…Tell me about despair, yours, and I will tell you mine.
Meanwhile the world goes on.
Meanwhile the sun and the clear pebbles of the rain
are moving across the landscapes,
over the prairies and the deep trees,
the mountains and the rivers.
Meanwhile the wild geese, high in the clean blue air,
are heading home again.
Whoever you are, no matter how lonely,
the world offers itself to your imagination,
calls to you like the wild geese, harsh and exciting-
over and over announcing your place
in the family of things.
~Mary Oliver from “Wild Geese”
Snow geese are populating the Skagit flats and farm land, as numerous as the scores of colorful tulips which soon will fill nearby fields. The din of the flocks as they land and feed, then rise again in the air is astounding: a symphony of honks and hollers carried from one goose family to another in a ruckus of joyful abandon. Skagit is the New York City of snowgeese for a few weeks, never sleeping.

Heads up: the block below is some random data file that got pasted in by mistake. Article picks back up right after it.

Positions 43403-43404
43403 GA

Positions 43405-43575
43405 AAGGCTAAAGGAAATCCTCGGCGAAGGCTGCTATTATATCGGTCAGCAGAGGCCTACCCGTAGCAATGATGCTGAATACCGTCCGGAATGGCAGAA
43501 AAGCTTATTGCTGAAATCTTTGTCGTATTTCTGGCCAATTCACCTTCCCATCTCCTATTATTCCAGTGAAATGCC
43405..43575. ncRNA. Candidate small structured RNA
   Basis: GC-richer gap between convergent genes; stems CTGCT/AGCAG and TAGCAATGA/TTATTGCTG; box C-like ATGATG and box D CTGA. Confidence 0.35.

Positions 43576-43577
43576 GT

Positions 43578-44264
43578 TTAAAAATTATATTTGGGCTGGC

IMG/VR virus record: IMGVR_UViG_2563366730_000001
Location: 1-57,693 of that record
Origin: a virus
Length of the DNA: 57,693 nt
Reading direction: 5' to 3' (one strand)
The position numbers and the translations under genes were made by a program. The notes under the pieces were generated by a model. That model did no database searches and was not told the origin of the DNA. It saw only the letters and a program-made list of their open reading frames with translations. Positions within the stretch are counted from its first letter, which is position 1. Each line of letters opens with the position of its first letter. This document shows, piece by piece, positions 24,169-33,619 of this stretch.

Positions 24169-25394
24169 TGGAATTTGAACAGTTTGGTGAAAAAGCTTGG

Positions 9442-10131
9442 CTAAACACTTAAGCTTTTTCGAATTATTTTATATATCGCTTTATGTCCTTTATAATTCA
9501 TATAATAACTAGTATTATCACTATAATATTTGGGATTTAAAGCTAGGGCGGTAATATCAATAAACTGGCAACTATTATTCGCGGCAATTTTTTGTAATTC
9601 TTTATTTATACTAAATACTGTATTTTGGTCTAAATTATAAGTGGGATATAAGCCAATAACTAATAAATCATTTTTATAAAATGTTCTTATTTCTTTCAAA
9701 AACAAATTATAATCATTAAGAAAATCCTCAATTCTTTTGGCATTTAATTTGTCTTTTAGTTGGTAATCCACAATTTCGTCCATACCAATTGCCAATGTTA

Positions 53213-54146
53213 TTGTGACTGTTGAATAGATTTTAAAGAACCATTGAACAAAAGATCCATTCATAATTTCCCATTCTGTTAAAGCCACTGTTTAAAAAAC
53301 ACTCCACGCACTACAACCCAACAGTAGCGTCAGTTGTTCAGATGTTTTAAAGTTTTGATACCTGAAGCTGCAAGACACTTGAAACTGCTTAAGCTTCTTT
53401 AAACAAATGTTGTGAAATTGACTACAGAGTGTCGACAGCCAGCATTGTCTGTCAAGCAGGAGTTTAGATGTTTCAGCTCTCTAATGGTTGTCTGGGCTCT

There are a few geese who wander further up north into Whatcom County to pepper our surrounding dormant cornfields like salt, sprinkled half a dozen here and there across the Nooksack river valley. When there are only a few together, their calling seems so melancholy, almost a disconsolate cry of abandonment carrying over the lonely countryside.
So too am I ensconced away from the clamorous masses, preferring to be part of an out-of-the-way rural landscape. There may be moments of melancholy, to be sure. Yet here, as nowhere else, I know my place in the family of things — of gray clouds, owl hoots, swampy wetlands, frog choruses, orange sunsets, pink sunrises, warm pony muzzles, budding snowdrops, and steaming manure piles. I give myself up to wild abandon in a world offering itself up to my imagination instead of leaving nothing to the imagination.
Let the cities clamor and clang in their excitement. They do just fine without me.
Instead I celebrate the relative silence allowing me to seek the words to fit the music singing in my soul.